2016 has been hell but I don’t need to tell you that. I don’t need to tell you reading has been hard – everything has been hard: pulling your socks up in hell is difficult. And it’s not like social media or TV shows have had my attention instead. Twitter is my only social medium and I’m on it less and less. I fell asleep in the middle of episode two — or maybe it was three — of Narcos. I watched 20 minutes into the second episode of Stranger Things and went to the pub. I watched half an hour of Black Mirror and wanted to scream. I thought about reading, and writing, but that isn’t the same, is it. I ran a lot, the most I’ve ever run. Maybe it isn’t a coincidence.
I’m bad at reading books the year they’re released. What’s the rush, I think. Still, these things are supposed to be about that and that’s what I want to focus on: books released in 2016, or near enough. But I have some other things I want to say, so I’ll get that out of the way first. I read The Last Samurai by Helen DeWitt over a few days in January. I was on holidays from work and it was raining; I wish I could return to that time. I didn’t even especially enjoy the reading experience, but it has stayed with me – I think about it often. Glyph, by Percival Everett, was also a fun, striking novel I read early in the year. The two could almost arrive as a couple – do read them. In K, Roberto Calasso unpacks what you would expect Calasso to unpack in a book of that name. Like everything Calasso has written, it is very much worth the time. And if you don’t read Calasso on Kafka, read Kafka and keep reading until the apocalypse comes.
On to this bastard year.
I am a big, big fan of DeLillo’s writing but I gave the release of Zero K a sidelong glance. Of course I was excited, but Don’s late output hasn’t reached the heights of his mid-career work. When I finally read it, I was compelled to write on it. Maybe the best thing to come of Zero K‘s release, and my subsequent writing on it, was that it prompted me to return to some of his books and to crack open The Names, which I hadn’t read before. It really is excellent, one of DeLillo’s best, and I’m so, so glad I spent some time with it – another reading experience I’d return to were it possible.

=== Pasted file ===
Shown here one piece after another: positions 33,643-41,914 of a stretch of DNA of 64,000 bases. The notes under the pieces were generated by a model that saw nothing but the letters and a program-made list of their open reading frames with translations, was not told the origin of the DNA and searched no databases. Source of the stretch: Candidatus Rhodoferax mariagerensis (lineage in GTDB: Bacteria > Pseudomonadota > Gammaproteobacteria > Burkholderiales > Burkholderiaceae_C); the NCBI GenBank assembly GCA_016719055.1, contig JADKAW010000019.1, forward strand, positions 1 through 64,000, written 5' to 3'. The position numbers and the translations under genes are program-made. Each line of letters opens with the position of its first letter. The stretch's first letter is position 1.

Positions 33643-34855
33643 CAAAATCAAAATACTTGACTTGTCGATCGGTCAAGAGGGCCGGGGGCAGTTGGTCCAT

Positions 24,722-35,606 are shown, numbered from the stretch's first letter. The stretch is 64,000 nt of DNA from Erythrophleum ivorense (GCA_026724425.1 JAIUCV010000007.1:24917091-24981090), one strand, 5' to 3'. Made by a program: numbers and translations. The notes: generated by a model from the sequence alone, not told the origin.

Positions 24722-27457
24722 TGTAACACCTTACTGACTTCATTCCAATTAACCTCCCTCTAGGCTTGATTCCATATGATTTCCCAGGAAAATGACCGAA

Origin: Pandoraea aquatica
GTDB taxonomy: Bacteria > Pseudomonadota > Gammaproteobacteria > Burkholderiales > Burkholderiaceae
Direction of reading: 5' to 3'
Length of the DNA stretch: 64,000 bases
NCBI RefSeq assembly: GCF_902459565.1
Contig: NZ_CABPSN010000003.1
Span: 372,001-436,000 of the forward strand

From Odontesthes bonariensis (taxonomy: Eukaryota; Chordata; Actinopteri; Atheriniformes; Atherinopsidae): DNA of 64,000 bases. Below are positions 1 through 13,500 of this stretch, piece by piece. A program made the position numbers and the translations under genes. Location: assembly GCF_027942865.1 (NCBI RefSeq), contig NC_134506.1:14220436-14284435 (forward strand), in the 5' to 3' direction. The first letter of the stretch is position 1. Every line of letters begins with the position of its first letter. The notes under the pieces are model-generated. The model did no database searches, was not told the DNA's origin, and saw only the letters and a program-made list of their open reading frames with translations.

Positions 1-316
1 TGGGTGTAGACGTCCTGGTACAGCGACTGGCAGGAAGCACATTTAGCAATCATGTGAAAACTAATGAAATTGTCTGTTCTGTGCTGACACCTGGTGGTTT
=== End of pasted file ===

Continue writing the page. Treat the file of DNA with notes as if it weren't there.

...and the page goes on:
I also read and wrote about Kyle Coma-Thompson’s Night in the Sun. He impressed me with his ability to write unorthodox stories that are attuned to the mood of middle America, which is quite possibly also the mood of much of the West. And look what that mood has done.
Portraits by John Berger was a revelation for me. I’d not read Berger before, but I’m so pleased I did; I found his lucid yet often unconventional approach to art writing enviable, and his essay on Théodore Géricault is worth the cover price alone.
The literary galaxy that is Nocilla Dream was a real pleasure.
I picked up Penguin Modern Poets 1 because I felt like reading some poetry and it included Anne Carson and I wanted to support the return of the series. Carson is always excellent – you know what you’re getting, and I got what I knew I was getting. But the highlight of the collection was Emily Berry’s poetry, ‘The Numbers Game’ being the clincher. Maybe it was a case of right poet, right time, but I’ve since read her debut collection from a few years ago, Dear Boy, and I wished I’d read her irreverent yet poignant poetry earlier because it is magic.
The last thing I read before I filed this is Fine Fine Fine Fine Fine by Diane Williams. Finished it late this afternoon on the balcony. Funny title – because everything is not fine, is it. Williams’ stories are brief but electric but poised. “And after the last years were over we were dead.”
I write this in bed; the light just blew — seems about right. I think that’s at least ten books. I’m sorry I don’t have more for you. Next year, I want to read more by Australian writers. I want to read more by women. I want to read more.
Tristan Foster is reviews and nonfiction editor at 3:AM Magazine.
First posted: Thursday, December 15th, 2016.There are currently 2 comments on this post. You can follow all the comments on this post through this RSS feed.